Next, you’ll want to switch the water heater on. As mentioned before, you can choose to use both the propane and electric options together if you have a heater with both. Doing so will cut down a bit on the time it takes to warm your water. That said, even with both types of heat going, you will need to wait at least 20 minutes for a full tank of hot water. This wait time could increase should you happen to be in cold weather.

You can choose to leave your water heater on or switch it off between uses. However, it is important to note that leaving a propane heater running will empty your fuel tank pretty quickly. Additionally, leaving an electric heater on runs the risk of burning or frying an element if your water tank is empty.

wine sitting next to an RV kitchen sink

Caring for an RV Hot Water Tank

Of course you’ll want to make sure you take good care of your RV water heater tank. Maintenance on an RV water heater should be done every 6 to 12 months. Luckily, this is easy enough to do.

Begin by turning the heater off and giving the water inside plenty of time to cool off. When you’re certain it’s cool, remove the drain plug or anode rod and let the tank drain completely, allowing sediment and debris to drain out. If your tank has an anode rod rather than a simple plastic plug, take this opportunity to replace the rod. This helps prevent buildup in your tank. New anode rods can be found on Amazon, at Camping World, and anywhere RV hot water heater parts can be found.

You should also take care of your water heater tank by winterizing your RV each year before the weather turns freezing. This will keep your tank from cracking due to frozen water. Instructions on how to winterize can be found here.

Choosing an RV Tankless Water Heater

Don’t like the idea of waiting for water to heat up every time you want to shower or wash dishes? Prefer a constant stream of hot water? An RV tankless water heater might be the thing for you. This RV upgrade is becoming more and more popular. Once you experience the luxury of on-demand hot water, you’ll understand why!

Wondering what the best RV tankless water heater is? Well, the Camplux 5L Portable Propane Tankless Water Heater is well-loved by many RV owners. Others would argue that the Girard 1GWHAF Tankless Water Heater is one of the best tankless water heaters for an RV. Do your own research and decide which one will best suit your needs.

Tips and Accessories for Hot Water Management in Your RV

From getting ready in the morning to washing dishes after your evening meal, having access to hot water is a big deal. It can mean the difference between a miserable, chilly shower and a relaxing cleansing ritual. It also makes washing your hands and dishes more pleasant and effective, too.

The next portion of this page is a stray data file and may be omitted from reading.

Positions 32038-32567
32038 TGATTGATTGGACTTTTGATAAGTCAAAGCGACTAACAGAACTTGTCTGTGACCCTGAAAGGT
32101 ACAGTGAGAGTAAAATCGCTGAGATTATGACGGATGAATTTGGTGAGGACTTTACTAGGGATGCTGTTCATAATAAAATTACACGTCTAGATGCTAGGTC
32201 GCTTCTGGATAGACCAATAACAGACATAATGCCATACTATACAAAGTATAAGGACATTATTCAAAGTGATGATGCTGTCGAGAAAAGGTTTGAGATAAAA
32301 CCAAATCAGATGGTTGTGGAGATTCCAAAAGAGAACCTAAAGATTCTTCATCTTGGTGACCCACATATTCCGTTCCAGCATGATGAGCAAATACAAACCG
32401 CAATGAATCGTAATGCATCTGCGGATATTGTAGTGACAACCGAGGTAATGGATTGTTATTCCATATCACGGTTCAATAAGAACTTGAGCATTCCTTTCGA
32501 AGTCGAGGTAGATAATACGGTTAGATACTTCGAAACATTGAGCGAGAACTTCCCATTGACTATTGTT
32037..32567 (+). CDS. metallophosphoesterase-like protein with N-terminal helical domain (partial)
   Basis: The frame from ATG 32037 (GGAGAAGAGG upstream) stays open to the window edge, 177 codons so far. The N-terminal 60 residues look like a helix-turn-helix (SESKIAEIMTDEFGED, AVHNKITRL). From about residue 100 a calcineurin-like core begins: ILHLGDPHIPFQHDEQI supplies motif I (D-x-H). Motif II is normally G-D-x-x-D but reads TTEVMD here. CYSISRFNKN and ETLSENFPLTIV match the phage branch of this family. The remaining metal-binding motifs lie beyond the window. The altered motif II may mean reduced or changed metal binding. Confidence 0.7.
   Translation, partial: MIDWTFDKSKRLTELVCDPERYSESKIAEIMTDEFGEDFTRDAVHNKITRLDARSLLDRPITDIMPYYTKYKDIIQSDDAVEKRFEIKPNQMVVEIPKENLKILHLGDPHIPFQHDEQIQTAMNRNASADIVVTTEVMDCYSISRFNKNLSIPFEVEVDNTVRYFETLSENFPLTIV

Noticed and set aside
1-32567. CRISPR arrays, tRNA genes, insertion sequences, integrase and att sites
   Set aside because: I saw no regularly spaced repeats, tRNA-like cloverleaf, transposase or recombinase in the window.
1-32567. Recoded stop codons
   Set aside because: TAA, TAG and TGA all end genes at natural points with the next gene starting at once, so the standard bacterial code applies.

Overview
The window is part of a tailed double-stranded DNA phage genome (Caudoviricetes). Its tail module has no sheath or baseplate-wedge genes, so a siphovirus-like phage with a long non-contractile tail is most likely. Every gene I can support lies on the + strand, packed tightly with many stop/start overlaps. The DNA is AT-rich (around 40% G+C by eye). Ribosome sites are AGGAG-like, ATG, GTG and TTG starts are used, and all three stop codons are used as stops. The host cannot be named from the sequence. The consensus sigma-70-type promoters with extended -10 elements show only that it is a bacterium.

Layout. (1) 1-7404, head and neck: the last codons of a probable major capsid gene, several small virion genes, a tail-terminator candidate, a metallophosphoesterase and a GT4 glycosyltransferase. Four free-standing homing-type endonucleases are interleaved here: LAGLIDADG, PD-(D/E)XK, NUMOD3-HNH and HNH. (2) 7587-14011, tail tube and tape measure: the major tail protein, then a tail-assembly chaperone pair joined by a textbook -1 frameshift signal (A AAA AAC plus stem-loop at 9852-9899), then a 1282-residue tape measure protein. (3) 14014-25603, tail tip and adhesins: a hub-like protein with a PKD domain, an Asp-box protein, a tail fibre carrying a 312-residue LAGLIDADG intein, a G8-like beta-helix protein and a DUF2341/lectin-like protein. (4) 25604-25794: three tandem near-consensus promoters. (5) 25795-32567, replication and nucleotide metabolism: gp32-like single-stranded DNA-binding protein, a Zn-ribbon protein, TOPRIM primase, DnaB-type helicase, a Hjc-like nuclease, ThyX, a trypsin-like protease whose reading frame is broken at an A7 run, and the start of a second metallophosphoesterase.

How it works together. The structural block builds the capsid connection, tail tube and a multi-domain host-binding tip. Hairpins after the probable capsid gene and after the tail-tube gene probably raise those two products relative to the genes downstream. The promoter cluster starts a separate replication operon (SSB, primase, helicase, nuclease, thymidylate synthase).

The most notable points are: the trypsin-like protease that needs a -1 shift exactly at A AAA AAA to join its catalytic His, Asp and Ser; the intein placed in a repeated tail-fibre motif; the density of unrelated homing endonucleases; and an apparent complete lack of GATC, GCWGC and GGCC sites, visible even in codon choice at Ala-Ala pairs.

The good news is, if your RV has a plumbing system, it likely already has a camper hot water heater installed. But understanding and maintaining this equipment is important — as anyone who’s ever run out of hot water halfway through washing their hair can tell you.

In this post, we’ll walk you through what you need to know to keep your RV’s hot water flowing, including how your camper hot water heater works, where it gets its energy from, and how to keep yours working well for many camping trips to come.

an RV sink

RV Hot Water Heaters: The Basics

Before we dive into how your camper hot water heater heats your water, let’s take a step back and consider the water system as a whole.

Just like your sticks-and-bricks home, you’ve probably noticed that your RV has kitchen taps, bathroom taps, a showerhead and a toilet — all of which pump fresh, clean water through (at least, in the best-case scenario!). That water comes either from a city water hookup or out of your freshwater holding tank, which is accompanied by two other holding tanks below your coach: the grey water tank (which holds wastewater from the sinks and shower), and the black water tank (which holds… well, you know.)

Your RV water heater is situated along your fresh water line to heat the water that comes out of the appropriate “hot” taps. You’ll be quite thankful for those when you’re taking a shower or hoping to heat up your hands after a long day out in the cold.  Your water heater may run off of propane or electric, and in some cases may even heat up through the running of your engine, which is super nifty if you’re in a big Class A motorhome and a passenger wants to wash their hands after a pit stop.

Some of the most common RV water heater brands are Atwood and Suburban, though Girard also makes tankless water heaters for RVs as well — which we’ll get into in more detail in just a little bit. As far as hot water heater tank accessories, you’ll likely want a blow out plug to make winterizing your RV easier, and you’ll occasionally need an anode rod replacement, which helps protect your RV’s water heater from rusting. That’s important for extending the life of your heater. Given how expensive they can be to replace, extending its life is pretty important!

Hot Water Heater for Camper

What else do you need to know about your RV hot water heater?